Security experts attending a high-level meeting of banks, telecoms companies and the police have revealed to vnunet.com that they believe it possible to develop a solution to phishing and online fraud.
The closed meeting in London examined the problems of phishing and other online crime. It looked at customers' reactions and sought to find remedies that could be applied easily and on a large scale.
There was agreement that existing technologies could provide a workable means of fighting phishing and online fraud, but that deciding which would be the best to use would take more time.
"The intelligence and elegance of security architecture is such that a solution can be developed," said John Madelin, business development director at RSA Security, which hosted the meeting of industry and the UK's National High Tech Crime Unit.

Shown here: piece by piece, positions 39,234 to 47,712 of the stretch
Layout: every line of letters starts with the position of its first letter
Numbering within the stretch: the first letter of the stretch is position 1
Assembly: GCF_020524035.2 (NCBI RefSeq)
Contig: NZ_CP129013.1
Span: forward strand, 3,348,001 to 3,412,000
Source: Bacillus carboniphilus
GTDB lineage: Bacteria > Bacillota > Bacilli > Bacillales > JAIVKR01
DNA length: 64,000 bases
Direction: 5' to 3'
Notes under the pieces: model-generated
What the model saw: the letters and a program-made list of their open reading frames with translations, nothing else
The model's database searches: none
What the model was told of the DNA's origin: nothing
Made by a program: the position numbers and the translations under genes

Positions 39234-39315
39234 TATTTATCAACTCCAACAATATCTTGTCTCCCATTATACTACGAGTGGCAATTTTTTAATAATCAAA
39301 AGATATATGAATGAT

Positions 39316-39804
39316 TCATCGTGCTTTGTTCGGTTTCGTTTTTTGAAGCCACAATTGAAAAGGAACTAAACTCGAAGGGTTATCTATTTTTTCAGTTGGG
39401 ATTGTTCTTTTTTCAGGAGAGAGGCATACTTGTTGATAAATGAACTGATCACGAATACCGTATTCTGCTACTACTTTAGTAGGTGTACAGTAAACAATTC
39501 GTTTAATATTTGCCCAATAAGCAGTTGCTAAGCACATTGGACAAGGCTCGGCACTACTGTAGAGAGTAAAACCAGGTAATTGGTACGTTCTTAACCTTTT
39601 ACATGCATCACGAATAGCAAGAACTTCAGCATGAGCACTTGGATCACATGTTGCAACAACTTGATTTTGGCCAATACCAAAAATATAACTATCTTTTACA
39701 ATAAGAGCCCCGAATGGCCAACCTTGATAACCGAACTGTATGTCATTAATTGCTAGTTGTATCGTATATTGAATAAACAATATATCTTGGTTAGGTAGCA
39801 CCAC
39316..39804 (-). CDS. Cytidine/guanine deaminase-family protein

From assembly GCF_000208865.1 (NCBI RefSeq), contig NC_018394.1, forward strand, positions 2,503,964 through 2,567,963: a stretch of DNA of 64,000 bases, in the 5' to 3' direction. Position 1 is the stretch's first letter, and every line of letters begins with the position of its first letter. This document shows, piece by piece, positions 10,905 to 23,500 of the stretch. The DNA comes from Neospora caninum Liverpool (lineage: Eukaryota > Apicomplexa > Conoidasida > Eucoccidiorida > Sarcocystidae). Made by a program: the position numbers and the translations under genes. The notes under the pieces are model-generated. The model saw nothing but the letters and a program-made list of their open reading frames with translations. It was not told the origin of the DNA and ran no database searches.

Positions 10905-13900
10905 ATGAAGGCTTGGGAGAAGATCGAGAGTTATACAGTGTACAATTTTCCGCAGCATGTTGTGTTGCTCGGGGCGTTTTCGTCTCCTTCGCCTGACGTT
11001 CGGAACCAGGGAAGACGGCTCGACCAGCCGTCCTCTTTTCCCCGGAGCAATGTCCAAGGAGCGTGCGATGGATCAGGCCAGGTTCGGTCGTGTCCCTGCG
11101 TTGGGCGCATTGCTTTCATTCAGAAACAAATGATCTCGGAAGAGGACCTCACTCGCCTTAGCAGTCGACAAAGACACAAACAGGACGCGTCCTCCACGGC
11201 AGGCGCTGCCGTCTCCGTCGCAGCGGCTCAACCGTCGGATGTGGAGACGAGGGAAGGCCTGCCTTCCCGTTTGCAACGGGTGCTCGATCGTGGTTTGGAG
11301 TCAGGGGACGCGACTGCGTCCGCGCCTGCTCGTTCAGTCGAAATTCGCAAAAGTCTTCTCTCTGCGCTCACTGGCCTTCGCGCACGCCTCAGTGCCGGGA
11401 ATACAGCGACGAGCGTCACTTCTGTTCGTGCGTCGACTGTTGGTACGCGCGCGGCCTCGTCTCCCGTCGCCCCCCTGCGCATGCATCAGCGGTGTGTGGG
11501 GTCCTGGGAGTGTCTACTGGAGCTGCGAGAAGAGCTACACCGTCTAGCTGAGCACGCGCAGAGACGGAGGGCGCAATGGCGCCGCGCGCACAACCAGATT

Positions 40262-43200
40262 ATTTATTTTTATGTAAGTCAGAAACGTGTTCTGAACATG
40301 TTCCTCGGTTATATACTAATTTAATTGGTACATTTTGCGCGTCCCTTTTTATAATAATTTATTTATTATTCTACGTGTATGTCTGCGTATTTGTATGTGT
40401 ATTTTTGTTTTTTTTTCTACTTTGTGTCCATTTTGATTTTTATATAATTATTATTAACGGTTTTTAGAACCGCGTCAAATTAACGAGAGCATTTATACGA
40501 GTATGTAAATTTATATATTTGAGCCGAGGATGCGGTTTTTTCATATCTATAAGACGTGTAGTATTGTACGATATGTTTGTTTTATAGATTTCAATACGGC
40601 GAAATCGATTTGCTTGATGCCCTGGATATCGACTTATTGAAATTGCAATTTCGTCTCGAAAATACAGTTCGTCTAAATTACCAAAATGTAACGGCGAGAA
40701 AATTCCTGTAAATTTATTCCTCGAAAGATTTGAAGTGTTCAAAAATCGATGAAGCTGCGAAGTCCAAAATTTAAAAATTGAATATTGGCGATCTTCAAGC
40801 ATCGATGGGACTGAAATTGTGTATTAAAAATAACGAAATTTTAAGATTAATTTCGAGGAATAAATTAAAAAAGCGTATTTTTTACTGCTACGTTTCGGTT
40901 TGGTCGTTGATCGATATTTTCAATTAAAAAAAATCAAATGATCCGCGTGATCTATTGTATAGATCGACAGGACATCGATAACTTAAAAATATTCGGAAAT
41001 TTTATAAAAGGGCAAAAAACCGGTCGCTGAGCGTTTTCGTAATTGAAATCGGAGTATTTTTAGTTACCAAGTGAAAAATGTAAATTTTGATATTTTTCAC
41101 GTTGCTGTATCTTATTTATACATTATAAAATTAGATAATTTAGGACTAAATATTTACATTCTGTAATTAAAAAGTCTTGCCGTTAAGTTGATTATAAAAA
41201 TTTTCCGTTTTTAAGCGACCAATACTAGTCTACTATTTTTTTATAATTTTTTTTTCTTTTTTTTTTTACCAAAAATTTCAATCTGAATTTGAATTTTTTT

"There was acknowledgement that some stronger form of authentication is a must in the short term. But a piecemeal approach would be costly and difficult for the user to configure."
Consumer education is a key part of any system, according to attendees. The meeting heard that UK consumers do not feel sufficiently at risk to justify paying for extra protection.
By contrast, Australian banking customers, who are subjected to many more phishing attacks per user than their counterparts in the UK, are better educated about the problem and willing to pay to solve it.
Bendingo Bank in Victoria recently started selling security tokens that prove customers' identity for $16.50 (£6.75), and the scheme was successful enough for the bank to make the tokens compulsory for online bankers from July.
As part of the education process, police attending the meeting in London are to change how they report online crime.
Just as an effort was made to cut the attractiveness of stealing cars by calling it 'car theft' as opposed to joyriding, hacking will now be referred to as 'electronic burglary'.
Indemnification of the banks by government was also discussed, but some were concerned about the lasting damage to brands from online attacks.
As one delegate said: "It would be like being paid the value in horse meat after your race winner has been nobbled."
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